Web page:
Eternal Sunshine of the Spotless Mind invites us to speculate on memory’s permanence and importance. It also invites us to practice an object oriented reading (or viewing, I suppose). For those of you unfamiliar with it, the film tracks Joel and Clementine’s romantic history as it is actively erased from Joel’s mind. Midway through Dr. Mierzwiak’s “Lacuna” operation, Joel regrets his decision to erase Clementine and must navigate through his memories to preserve as much of her as he can.
Much of Dr. Mierzwiak’s success in eradicating Joel’s memories draws from his manipulation of the objects associated with those memories. Rather than having Joel simply recount his soon to be forsaken memories of Clementine, Dr. Mierzwiak presents him with the physical objects that Joel identifies with her. In the presence of these things (a hodge-podge of souvenirs) Joel’s recollections of Clementine are much more vivid and extensive, and easier for Dr. Mierzwiak to map. Dr. Mierzwiak tells Joel, “We’ll dispose of these mementos when we’re done here – that way you won’t be confused by their unexplainable presence in your home.” Dr. Mierzwiak’s reason, though, is likely two-fold. Yes, unexplainable pictures and purchases may cause confusion, but altogether they may work to provide answers. The objects that littered Joel’s house throughout his relationship with Clementine created the context in which he learned to love her, the assemblage that brought them together. Outside of this assemblage, Joel may never have fallen in love with Clementine. To return to this assemblage, though, would make a flood of loving memories, and possibilities, readily accessible to him.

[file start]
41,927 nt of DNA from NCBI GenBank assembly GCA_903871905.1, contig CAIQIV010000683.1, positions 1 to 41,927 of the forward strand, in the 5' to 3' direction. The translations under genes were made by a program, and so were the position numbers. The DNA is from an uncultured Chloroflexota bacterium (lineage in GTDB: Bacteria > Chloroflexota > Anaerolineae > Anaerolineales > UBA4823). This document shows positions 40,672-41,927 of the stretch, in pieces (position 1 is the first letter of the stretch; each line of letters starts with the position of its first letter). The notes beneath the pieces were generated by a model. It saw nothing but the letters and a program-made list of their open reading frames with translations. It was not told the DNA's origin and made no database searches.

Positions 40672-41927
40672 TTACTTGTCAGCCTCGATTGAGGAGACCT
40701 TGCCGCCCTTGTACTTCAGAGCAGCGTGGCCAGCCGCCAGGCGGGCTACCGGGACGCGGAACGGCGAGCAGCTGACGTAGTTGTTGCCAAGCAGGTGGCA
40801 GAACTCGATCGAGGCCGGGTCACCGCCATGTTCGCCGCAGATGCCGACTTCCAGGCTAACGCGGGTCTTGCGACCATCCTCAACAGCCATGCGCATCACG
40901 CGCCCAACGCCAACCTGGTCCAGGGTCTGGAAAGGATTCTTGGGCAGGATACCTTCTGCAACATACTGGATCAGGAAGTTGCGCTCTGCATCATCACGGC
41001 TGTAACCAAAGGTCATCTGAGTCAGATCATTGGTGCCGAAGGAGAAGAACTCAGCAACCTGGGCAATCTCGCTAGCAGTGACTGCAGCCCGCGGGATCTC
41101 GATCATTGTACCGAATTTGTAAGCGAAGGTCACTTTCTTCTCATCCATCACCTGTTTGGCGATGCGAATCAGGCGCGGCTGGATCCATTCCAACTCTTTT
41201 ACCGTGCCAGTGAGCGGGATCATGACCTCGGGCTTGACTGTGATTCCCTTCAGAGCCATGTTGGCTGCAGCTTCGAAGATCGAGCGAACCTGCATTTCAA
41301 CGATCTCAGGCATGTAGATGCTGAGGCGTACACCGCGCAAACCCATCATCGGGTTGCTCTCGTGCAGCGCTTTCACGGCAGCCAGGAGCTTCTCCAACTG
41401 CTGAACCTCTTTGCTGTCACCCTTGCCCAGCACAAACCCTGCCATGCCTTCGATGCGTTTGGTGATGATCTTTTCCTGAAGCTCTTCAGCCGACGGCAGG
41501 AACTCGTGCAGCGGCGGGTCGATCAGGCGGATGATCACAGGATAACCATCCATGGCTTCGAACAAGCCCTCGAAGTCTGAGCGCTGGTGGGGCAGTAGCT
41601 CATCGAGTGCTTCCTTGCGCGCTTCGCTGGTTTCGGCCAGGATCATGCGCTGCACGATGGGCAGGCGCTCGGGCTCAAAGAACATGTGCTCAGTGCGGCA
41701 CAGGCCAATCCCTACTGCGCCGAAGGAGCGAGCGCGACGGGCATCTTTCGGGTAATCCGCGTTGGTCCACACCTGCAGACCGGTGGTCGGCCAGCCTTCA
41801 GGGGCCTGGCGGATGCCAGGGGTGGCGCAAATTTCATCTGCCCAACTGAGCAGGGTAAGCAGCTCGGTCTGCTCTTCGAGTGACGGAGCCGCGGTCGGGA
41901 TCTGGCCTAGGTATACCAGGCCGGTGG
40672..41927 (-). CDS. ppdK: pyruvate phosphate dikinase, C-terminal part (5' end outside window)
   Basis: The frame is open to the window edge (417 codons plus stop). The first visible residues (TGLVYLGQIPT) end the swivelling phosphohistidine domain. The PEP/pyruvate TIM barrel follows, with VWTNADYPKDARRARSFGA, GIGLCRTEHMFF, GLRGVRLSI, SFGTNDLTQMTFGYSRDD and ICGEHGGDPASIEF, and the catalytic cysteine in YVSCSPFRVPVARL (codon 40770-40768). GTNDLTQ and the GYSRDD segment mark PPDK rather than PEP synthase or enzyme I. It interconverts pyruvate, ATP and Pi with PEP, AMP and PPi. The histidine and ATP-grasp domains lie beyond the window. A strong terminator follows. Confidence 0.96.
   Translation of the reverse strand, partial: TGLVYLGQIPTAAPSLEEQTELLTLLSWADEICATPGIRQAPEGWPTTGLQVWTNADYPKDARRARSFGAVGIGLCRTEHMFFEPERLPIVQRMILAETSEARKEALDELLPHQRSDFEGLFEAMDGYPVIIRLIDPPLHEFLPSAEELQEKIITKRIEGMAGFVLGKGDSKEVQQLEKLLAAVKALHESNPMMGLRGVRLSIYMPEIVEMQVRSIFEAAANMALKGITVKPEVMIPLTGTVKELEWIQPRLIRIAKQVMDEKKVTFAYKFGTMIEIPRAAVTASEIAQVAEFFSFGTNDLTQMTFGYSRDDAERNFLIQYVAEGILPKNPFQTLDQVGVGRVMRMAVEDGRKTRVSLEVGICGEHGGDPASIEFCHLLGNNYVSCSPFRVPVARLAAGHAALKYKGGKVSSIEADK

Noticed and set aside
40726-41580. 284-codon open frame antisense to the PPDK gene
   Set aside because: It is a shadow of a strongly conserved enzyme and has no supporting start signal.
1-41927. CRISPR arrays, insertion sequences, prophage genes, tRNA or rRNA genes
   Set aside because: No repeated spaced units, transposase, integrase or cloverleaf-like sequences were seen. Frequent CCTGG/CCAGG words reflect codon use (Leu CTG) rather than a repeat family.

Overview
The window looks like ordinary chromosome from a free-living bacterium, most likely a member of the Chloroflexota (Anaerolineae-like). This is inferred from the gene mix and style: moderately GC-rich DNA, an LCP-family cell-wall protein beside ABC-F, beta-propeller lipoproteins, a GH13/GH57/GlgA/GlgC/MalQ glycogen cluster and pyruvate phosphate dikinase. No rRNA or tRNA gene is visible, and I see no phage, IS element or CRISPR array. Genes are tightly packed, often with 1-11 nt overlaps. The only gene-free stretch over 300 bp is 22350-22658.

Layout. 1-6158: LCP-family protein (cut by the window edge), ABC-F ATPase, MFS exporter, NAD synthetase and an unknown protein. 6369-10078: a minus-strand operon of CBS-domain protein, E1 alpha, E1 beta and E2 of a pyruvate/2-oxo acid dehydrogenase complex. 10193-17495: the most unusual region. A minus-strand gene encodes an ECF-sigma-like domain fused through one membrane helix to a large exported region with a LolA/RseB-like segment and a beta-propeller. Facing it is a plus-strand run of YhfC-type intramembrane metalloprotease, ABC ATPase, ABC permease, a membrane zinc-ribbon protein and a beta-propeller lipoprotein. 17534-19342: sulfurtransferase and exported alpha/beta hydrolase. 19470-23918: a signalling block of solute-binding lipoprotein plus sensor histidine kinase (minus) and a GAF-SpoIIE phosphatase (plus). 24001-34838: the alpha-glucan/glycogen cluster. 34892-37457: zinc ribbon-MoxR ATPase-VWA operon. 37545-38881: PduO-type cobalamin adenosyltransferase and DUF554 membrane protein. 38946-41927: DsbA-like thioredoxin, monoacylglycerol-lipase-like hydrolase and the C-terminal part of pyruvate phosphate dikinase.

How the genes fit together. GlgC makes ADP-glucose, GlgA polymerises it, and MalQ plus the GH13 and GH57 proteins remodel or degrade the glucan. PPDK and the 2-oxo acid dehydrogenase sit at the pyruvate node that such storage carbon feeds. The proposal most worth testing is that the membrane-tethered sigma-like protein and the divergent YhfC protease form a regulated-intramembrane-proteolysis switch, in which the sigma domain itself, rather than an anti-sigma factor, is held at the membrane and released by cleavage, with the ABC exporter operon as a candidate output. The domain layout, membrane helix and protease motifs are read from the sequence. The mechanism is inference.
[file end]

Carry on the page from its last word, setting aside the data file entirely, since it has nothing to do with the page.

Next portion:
As the assemblage is stripped down, Joel nearly falls out of love. His resistance, though, attests that true love can never truly be relinquished. I think Marie would approve.